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Br J Cancer. 1998;77(2):243-52.

Stochastic modelling of tumorigenesis in p53 deficient mice.

Author information

1
Department of Radiation Oncology, University of Glasgow, CRC Beatson Laboratories, UK.

Abstract

Stochastic models of tumorigenesis have been developed to investigate the implications of experimental data on tumour induction in wild-type and p53-deficient mice for tumorigenesis mechanisms. Conventional multistage models in which inactivation of each p53 allele represents a distinct stage predict excessively large numbers of tumours in p53-deficient genotypes, allowing this category of model to be rejected. Multistage multipath models, in which a p53-mediated pathway co-exists with one or more p53-independent pathways, are consistent with the data, although these models require unknown pathways and do not enable age-specific curves of tumour appearance to be computed. An alternative model that fits the data is the 'multigate' model in which tumorigenesis results from a small number of gate-pass (enabling) events independently of p53 status. The role of p53 inactivation is as a rate modifier that accelerates the gate-pass events. This model implies that wild-type p53 acts as a 'caretaker' to maintain genetic uniformity in cell populations, and that p53 inactivation increases the probability of occurrence of a viable cellular mutant by a factor of about ten. The multigate model predicts a relationship between the time pattern of tumour occurrence and tumour genotype that should be experimentally testable. Stochastic modelling may help to distinguish 'gatekeeper' and 'caretaker' genes in other tumorigenic pathays.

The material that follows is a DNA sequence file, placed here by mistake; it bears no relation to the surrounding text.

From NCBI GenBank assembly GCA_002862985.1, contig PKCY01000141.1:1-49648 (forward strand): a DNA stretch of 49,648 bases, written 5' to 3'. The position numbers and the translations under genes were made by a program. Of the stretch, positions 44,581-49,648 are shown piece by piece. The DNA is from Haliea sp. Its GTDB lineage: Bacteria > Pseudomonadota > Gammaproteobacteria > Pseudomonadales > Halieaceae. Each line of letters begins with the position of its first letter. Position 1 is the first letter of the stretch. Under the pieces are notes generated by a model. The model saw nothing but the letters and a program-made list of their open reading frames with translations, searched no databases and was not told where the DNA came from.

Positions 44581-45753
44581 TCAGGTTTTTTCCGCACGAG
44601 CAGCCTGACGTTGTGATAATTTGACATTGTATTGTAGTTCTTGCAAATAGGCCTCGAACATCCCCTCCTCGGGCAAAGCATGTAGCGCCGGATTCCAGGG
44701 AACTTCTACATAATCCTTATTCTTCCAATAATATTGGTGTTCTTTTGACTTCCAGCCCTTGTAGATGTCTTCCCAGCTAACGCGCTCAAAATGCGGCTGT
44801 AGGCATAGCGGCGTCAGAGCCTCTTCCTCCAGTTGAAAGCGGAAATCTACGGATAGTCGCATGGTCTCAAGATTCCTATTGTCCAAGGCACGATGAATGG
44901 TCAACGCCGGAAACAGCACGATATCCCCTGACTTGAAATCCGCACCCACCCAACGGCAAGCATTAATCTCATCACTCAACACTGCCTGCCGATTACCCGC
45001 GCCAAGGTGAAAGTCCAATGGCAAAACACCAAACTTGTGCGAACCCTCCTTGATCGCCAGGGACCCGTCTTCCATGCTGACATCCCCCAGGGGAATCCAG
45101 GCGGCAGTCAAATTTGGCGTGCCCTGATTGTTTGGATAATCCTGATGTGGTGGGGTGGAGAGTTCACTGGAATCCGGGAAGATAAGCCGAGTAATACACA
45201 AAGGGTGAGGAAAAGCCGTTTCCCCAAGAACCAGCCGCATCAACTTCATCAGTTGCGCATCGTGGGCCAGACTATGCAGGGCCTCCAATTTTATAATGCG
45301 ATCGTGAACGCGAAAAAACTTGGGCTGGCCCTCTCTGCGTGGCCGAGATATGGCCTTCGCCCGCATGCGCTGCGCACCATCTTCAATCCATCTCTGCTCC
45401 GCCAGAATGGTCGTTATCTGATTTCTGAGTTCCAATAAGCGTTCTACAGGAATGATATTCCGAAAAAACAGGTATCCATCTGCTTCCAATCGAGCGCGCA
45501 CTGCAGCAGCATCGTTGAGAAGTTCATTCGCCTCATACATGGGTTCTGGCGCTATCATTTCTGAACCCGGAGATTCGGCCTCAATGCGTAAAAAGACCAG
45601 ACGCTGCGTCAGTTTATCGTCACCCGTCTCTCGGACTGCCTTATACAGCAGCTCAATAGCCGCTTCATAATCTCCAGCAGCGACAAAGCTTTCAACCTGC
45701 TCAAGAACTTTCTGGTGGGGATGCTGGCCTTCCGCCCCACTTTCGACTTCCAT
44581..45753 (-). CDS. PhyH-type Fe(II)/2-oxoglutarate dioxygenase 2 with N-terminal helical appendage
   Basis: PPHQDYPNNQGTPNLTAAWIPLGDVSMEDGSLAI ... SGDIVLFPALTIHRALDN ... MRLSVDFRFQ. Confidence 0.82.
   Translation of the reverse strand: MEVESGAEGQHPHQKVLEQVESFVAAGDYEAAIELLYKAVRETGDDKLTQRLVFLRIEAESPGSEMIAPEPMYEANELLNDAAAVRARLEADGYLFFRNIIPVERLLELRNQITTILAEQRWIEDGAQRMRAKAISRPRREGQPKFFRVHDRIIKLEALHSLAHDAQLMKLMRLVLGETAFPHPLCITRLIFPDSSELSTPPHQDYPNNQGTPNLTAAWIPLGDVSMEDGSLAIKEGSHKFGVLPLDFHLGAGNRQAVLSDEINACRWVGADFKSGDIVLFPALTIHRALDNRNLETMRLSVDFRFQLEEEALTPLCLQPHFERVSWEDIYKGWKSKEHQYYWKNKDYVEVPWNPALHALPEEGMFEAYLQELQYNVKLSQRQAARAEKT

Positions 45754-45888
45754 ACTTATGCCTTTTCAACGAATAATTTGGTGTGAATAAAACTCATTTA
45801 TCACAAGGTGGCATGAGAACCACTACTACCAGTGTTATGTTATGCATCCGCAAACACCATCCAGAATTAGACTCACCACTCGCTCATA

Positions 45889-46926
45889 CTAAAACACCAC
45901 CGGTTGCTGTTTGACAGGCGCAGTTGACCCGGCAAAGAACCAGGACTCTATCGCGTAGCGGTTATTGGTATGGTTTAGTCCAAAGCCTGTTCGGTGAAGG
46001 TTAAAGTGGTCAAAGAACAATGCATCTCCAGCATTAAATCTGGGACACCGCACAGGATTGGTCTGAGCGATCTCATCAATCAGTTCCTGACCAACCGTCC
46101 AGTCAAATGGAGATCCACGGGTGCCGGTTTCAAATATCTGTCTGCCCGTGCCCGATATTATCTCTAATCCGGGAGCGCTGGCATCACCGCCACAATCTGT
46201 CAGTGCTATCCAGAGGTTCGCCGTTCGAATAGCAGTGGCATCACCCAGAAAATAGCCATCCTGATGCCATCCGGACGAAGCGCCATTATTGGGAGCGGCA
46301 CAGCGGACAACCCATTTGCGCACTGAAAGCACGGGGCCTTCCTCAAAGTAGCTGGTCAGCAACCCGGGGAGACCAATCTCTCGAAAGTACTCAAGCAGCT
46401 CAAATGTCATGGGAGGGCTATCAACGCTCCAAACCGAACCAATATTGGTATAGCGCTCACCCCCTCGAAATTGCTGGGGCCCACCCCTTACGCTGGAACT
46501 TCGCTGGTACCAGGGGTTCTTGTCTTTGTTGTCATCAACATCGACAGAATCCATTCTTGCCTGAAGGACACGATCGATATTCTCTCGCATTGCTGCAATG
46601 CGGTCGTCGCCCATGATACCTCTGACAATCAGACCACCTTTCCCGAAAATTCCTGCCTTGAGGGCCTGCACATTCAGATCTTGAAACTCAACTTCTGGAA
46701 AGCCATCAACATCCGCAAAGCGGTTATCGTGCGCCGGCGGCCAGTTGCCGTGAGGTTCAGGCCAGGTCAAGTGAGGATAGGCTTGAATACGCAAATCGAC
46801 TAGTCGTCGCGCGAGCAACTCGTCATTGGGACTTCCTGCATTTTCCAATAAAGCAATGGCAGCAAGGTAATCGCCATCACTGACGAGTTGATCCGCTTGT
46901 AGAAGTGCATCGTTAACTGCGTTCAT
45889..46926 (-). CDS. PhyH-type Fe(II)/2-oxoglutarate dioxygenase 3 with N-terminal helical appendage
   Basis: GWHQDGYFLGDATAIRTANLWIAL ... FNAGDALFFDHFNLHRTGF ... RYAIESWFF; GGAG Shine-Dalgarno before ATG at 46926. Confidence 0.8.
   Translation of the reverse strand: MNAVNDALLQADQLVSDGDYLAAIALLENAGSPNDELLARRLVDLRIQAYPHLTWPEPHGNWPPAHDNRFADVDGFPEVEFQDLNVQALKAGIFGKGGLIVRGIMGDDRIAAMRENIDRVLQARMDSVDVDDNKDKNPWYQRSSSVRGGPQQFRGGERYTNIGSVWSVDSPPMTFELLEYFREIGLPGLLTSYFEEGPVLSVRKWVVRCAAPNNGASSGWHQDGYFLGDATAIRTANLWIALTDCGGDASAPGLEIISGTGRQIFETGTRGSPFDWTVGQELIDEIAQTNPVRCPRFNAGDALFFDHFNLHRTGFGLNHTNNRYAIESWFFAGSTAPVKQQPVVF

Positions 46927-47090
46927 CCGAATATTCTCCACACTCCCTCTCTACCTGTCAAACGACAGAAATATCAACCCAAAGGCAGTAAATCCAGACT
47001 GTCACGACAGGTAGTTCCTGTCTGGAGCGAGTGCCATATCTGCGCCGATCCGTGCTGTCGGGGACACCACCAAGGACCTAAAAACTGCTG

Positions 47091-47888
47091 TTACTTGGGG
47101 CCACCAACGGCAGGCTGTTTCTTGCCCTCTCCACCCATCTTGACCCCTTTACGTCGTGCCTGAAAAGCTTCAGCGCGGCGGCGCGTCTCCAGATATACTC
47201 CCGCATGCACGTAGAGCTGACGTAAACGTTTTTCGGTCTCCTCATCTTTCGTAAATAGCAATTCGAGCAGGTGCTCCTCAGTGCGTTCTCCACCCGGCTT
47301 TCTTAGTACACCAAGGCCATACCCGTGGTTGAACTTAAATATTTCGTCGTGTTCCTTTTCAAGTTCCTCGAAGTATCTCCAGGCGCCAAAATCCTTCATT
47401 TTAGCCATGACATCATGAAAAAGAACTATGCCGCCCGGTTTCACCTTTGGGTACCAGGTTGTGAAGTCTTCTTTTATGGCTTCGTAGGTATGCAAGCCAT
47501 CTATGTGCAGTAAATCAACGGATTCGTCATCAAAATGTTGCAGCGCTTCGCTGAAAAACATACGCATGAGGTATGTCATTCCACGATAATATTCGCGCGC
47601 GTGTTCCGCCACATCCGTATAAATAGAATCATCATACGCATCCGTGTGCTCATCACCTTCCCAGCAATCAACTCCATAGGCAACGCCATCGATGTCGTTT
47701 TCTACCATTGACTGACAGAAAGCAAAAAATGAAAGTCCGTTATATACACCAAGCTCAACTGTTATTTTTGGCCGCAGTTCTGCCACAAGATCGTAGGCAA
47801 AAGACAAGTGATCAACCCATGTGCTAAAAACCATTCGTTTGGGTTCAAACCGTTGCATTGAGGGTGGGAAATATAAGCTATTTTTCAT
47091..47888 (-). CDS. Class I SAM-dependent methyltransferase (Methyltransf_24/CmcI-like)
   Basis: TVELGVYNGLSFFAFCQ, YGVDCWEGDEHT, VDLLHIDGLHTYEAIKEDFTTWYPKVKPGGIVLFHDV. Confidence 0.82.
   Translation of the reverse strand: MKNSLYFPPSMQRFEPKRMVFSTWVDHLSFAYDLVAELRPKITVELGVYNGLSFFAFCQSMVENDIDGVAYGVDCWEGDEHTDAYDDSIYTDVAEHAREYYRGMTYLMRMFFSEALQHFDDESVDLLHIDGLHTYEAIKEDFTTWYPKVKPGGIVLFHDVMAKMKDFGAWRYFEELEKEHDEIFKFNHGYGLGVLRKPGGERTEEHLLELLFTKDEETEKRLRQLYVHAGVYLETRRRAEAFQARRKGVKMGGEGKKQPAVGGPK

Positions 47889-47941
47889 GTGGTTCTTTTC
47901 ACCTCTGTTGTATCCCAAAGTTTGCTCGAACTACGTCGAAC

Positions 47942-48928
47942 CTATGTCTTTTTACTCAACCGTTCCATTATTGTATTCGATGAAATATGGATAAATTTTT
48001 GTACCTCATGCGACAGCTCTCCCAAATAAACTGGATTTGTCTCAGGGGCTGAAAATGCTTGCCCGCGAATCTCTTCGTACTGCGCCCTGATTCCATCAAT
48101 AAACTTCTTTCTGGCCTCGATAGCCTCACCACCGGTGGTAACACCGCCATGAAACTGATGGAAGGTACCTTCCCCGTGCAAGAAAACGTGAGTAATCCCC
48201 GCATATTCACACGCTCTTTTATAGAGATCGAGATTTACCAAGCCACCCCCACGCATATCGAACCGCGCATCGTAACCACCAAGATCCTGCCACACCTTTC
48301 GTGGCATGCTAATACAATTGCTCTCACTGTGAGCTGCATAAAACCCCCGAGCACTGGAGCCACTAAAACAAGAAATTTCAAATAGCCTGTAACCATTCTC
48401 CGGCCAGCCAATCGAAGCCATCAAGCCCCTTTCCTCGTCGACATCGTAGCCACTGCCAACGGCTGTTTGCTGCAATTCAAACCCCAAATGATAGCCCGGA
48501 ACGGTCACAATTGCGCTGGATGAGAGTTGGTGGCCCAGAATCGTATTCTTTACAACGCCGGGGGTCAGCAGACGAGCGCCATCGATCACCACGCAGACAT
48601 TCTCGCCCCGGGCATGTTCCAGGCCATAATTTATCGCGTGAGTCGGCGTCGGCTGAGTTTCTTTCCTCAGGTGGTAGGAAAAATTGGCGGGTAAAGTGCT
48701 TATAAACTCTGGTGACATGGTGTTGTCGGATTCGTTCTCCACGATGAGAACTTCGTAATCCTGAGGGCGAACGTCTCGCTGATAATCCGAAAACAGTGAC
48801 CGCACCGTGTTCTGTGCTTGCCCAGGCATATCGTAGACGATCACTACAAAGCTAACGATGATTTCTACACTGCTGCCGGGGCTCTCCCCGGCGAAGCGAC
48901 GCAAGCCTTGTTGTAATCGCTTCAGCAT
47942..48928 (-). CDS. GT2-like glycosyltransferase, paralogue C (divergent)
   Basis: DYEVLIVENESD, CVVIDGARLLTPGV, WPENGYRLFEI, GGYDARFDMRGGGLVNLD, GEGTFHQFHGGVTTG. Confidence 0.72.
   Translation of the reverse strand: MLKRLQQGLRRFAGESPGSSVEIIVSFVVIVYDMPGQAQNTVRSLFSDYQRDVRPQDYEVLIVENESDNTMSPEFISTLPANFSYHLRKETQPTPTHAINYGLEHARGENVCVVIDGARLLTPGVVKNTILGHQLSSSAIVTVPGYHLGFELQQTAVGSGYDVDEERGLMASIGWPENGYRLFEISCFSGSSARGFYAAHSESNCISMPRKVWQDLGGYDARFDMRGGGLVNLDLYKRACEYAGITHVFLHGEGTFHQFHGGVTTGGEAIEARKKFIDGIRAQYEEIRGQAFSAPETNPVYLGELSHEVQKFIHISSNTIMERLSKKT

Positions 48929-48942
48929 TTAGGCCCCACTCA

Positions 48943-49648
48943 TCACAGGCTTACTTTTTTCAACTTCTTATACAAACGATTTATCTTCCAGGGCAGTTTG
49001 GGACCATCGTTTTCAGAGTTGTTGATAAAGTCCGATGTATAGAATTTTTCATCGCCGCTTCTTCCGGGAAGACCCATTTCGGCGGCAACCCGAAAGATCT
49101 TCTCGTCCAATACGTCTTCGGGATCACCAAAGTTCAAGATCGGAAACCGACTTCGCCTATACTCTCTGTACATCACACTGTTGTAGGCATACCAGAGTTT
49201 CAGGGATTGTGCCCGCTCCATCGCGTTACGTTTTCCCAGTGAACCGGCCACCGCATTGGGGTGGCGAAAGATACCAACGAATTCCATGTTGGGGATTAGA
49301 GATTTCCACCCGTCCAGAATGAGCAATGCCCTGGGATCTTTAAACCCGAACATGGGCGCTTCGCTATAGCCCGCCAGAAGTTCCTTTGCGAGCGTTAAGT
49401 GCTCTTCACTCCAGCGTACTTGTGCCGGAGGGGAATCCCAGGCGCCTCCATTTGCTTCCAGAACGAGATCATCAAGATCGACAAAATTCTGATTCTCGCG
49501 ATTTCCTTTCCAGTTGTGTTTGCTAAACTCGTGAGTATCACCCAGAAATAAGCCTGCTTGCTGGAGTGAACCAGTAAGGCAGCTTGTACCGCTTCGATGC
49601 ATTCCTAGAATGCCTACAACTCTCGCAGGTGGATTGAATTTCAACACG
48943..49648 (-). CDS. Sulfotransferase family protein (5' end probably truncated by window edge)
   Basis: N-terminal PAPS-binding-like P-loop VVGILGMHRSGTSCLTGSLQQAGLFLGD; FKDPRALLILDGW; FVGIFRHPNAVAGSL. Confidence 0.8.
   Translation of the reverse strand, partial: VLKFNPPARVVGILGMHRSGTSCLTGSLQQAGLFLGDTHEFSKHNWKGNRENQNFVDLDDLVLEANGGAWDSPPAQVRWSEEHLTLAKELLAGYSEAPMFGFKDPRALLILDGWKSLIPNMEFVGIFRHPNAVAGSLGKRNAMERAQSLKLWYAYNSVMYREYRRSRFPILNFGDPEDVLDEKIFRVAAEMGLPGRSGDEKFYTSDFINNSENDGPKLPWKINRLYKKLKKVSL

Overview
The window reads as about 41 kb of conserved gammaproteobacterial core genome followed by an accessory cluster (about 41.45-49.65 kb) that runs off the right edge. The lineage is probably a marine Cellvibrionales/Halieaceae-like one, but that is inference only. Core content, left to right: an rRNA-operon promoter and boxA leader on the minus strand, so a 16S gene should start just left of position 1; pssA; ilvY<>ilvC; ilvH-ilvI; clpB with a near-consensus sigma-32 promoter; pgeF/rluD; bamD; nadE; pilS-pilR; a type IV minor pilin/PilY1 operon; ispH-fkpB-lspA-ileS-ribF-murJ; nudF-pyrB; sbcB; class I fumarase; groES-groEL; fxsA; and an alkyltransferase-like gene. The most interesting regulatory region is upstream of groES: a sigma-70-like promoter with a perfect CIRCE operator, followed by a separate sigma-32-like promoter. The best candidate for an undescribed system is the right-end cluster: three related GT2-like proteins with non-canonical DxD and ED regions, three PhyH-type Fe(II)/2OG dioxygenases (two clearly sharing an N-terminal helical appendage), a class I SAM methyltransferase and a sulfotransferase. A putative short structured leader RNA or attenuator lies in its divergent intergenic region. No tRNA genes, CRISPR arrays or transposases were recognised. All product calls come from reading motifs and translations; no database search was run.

PMID:
9460995
PMCID:
PMC2151221
DOI:
10.1038/bjc.1998.40
[Indexed for MEDLINE]
Free PMC Article

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